So here's how it went yesterday. Remember, I had been making my plans on Monday for the week. There were two projects due for completion, one of which was a new submission for my "Art of Outrage" podcast series for Artscene Visual Radio, the other the completion of a 2,500-word catalogue text for the artist Masami Teraoka. I had been working on the latter during the week we spent in Laguna. For the former, I had the pre-recorded sound files of some interviews with artists, ready to be introduced with the narrative sections which were yet to be written and recorded. Still, the two days we have in town this week looked to be enough--just barely, I thought--to get both projects finished.
And then the disaster of Monday afternoon, mentioned yesterday in these pages. Returning home from our week in Laguna, I found that the sound files had disappeared from my computer. Every last one of them, with the exception of the file for a single interview which, when I opened it, I discovered to be empty. It was a case of "the computer ate my homework."
Panic time, right? I mean, such circumstances normally put me into panic mode. This time, nothing. Barely a ripple in the emotional surface. Somehow, my mind had decided that if the files were lost, they were lost. I would have to start over, explain my embarrassing predicament to the artists who had been kind enough to give me their time in the first place and, with their agreement, record another interview. First, though, I wanted to make the effort to see if they could be recovered.
I slept well. I got up in good time--though without haste and with still no sense of panic or approaching doom. I did my forty-five minute sit. I took an exercise walk around the hill with Ellie and George (by now you know who George is, no?) and cooked up some porridge (that's oatmeal to you Yanks) for breakfast. Then, before even broaching the computer problem, I took some time to review the work I had done on that catalogue text and passed it on to Ellie for her thoughts, as I often do. I trust her judgment in these matters.
Calm, see? I amazed myself. Then I got into the computer and searched for the files again. Nothing. The Garageband folders empty, seemingly dead. Did I panic? Not I! Cardozo--my part-time assistant arrived. I'd pinned my hopes on him, but he too found nothing. I put in a call to Apple support and waited for help while Cardozo went up to Ellie's office to help her with the library reorganization project she has embarked on. I waited...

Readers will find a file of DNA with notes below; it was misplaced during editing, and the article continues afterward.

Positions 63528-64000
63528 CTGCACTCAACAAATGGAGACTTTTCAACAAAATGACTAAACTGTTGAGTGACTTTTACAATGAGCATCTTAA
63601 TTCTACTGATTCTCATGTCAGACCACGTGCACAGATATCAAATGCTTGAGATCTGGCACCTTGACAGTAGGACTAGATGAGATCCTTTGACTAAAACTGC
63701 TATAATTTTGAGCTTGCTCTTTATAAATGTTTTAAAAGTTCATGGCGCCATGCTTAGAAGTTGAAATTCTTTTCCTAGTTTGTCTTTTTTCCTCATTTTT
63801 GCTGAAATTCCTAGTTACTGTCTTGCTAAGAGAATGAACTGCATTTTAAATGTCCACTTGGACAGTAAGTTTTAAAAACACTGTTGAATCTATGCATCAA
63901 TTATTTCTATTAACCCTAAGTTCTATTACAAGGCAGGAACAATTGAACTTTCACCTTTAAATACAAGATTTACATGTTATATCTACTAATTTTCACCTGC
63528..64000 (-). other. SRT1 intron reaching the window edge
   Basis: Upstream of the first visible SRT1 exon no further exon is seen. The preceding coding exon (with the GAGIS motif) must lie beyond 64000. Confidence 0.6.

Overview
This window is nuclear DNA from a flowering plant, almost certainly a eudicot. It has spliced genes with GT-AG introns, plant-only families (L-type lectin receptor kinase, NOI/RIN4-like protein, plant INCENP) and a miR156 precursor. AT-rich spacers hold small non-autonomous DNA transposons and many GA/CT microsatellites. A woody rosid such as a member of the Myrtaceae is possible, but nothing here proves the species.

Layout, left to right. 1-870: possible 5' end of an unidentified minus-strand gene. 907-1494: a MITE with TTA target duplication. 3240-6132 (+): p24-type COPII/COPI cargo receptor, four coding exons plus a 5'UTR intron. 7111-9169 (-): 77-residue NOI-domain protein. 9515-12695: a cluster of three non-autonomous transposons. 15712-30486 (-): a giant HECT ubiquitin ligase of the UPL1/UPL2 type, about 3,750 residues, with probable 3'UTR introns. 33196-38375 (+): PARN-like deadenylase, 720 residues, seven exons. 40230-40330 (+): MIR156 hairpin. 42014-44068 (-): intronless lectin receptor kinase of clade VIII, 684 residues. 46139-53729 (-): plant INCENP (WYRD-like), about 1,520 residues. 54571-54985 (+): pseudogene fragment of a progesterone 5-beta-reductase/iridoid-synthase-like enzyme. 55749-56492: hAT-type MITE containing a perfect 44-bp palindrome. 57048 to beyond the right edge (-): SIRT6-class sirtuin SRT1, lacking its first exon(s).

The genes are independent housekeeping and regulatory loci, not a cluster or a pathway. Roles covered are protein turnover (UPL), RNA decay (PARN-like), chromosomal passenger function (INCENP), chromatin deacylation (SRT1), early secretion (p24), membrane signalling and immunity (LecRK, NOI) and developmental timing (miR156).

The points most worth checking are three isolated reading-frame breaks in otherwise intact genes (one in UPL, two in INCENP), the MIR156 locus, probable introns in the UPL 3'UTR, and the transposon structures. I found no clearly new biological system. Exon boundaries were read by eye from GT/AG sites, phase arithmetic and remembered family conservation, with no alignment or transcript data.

I waited and waited. The first Apple supporter knew nothing about Garageband. I waited for another. Calm? Oh, yes. I managed to read a good few pages of "The Sutras of Abu Ghraib" (more on this at a later date.) I finally found someone who thought he could help, but then himself needed help from a more expert expert. I was on the telephone, friends, for two and a half hours non-stop!
The result? Nothing. No sound files.
Did I fret? Nope. I kept my head, I kept my calm--this meditation practice must be paying off, I thought! I decided, well, now is the time to surrender to this new reality. Then, at just about his quitting time, Cardozo decided that he wanted to give it one more try. I went upstairs, convinced that he would be simply wasting his time...
But no! Miraculously, a few minutes later, he followed me upstairs to announce that he'd managed to locate a file in backup--we had been trying to do this all day--and transfer it! Minutes later, we had the ones I needed. Well, not quite all, since one important piece, recorded after the last back-up date, was lost. But I had enough to put together a submission for "The Art of Outrage"! I listened to the recording, found it to be good enough to use, made some notes that will enable me to complete my submission, hopefully this morning. (There I go: another plan!) Not long after, Ellie came down with a big thumbs-up on my catalogue text, so that got sent off to the artist--a day ahead of schedule.
Wonderful. Then, in the evening, we had a terrific session with the artists' support group that we facilitate and host. A great evening, filled with useful and important work.
There's a valuable teaching in this experience, of course--the gift wrapped in shit: when I manage to stay calm no matter what comes at me, everything gets done. It's the staying calm that's the hard part.